We believe, you know, in the chicken wars, if there's a chain that can manage supply chain, you know, better than anybody, it is McDonald's given their size and scale. And obviously, the importance of supply chain in a business like that. So we think, you know, the continued opportunity in the chicken category, including the launch of chicken sandwich. And in a couple of weeks, a collaboration with BTS around famous orders, which will highlight chicken Nuggets. So we think the momentum will continue.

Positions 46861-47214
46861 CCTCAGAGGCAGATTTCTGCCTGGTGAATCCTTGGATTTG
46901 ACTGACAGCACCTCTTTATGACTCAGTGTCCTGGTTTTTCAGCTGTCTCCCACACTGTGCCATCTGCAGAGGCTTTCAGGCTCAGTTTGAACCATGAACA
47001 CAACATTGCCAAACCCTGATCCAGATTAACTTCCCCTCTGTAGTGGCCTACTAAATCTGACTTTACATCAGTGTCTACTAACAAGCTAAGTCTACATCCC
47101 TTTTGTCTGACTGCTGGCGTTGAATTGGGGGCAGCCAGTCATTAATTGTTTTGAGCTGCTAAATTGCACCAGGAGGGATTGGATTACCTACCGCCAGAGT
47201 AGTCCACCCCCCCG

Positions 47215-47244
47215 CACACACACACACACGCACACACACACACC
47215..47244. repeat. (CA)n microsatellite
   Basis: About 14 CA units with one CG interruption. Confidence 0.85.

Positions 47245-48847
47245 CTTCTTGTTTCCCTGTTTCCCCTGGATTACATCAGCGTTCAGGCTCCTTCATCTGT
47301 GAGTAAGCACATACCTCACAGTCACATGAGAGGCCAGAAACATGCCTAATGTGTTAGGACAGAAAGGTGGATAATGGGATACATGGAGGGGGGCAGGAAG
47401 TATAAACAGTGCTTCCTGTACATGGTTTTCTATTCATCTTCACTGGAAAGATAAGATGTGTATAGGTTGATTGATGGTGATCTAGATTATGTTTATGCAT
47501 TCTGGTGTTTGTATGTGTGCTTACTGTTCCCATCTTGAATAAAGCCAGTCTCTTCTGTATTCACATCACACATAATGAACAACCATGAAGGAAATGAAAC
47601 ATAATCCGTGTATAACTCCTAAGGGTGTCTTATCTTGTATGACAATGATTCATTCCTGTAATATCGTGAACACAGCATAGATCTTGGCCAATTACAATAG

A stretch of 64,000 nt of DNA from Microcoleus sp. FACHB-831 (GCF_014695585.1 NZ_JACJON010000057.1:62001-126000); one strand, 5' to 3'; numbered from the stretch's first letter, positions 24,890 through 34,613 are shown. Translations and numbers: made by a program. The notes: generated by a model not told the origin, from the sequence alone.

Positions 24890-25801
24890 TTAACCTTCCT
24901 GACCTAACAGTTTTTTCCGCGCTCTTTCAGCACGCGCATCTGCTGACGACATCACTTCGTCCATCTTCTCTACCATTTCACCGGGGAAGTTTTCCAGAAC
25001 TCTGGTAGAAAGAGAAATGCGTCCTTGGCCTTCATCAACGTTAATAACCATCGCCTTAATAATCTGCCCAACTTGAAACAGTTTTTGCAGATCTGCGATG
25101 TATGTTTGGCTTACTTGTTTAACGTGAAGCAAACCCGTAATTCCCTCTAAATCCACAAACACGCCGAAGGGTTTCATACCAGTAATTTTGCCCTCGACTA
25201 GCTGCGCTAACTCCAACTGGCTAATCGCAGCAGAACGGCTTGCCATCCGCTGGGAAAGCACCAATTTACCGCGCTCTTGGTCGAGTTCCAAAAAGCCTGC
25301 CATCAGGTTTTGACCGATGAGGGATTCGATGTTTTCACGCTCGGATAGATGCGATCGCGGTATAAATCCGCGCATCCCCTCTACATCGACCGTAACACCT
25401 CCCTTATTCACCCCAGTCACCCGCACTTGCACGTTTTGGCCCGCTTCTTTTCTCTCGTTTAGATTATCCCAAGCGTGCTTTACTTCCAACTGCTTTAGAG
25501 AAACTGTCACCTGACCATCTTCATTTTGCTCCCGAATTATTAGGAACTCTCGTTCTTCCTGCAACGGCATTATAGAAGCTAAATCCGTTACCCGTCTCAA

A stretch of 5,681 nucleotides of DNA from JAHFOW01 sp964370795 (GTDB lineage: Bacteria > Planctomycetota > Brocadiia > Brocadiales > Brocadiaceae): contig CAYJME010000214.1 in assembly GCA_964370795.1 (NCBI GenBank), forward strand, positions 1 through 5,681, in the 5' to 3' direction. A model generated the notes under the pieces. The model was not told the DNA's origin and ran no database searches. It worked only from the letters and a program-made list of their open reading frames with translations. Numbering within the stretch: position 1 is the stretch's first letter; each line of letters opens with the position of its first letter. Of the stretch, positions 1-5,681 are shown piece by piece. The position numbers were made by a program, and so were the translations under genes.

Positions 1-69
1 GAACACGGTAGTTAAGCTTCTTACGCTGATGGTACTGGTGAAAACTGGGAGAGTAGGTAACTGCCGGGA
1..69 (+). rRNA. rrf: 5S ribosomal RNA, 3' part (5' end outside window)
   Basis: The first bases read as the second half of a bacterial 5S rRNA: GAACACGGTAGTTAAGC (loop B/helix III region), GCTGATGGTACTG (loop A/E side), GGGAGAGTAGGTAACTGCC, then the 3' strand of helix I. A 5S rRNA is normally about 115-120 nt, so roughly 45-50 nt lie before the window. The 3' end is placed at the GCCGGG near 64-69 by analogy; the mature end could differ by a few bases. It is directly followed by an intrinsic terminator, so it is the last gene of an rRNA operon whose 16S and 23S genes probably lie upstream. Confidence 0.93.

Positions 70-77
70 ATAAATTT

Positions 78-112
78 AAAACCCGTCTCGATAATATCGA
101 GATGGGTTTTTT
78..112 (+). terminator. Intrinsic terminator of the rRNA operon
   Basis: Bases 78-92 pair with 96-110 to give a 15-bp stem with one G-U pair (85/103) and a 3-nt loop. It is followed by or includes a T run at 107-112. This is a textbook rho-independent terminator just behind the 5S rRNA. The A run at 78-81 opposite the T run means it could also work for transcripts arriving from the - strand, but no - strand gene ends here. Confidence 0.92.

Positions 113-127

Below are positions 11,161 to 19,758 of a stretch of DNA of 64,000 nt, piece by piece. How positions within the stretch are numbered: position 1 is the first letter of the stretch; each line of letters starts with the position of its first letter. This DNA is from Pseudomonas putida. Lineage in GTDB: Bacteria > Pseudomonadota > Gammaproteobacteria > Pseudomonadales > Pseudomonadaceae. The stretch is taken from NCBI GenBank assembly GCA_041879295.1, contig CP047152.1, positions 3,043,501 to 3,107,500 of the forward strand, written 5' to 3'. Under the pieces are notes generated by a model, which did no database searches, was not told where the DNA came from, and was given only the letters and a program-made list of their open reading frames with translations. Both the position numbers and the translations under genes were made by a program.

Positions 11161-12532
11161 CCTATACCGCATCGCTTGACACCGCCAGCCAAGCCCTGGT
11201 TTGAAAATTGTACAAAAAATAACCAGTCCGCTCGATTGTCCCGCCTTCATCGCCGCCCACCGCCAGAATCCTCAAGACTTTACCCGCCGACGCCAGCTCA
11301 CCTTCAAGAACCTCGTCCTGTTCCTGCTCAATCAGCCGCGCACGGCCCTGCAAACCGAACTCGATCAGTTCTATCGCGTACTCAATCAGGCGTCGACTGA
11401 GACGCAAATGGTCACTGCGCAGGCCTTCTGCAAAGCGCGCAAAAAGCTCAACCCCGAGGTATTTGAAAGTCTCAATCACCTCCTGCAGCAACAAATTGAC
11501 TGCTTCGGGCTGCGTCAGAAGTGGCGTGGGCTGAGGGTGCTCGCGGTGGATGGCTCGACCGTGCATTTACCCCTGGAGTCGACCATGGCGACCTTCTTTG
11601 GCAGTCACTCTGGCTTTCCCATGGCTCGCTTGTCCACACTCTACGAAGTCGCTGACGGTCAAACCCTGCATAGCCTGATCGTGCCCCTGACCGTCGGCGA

And then obviously, the European business, which is quite large for McDonald's has lagged to some extent. So hopefully, we'll start to see that business pick up as we move through the rest of the year. And that should also create some tailwind behind the numbers for McDonald's. So we continue to like the stock here.
- And Andy, speaking of chicken wars or speaking of chicken generally, you like El Pollo Loco too. We spoke to the CEO last week about how he's managing through some of the costs. Obviously, in a very different position from McDonald's size wise but perhaps then more of a growth opportunity. But let's talk the cost question for them as well. Do they have enough pricing power to make up for the increase in those chicken costs?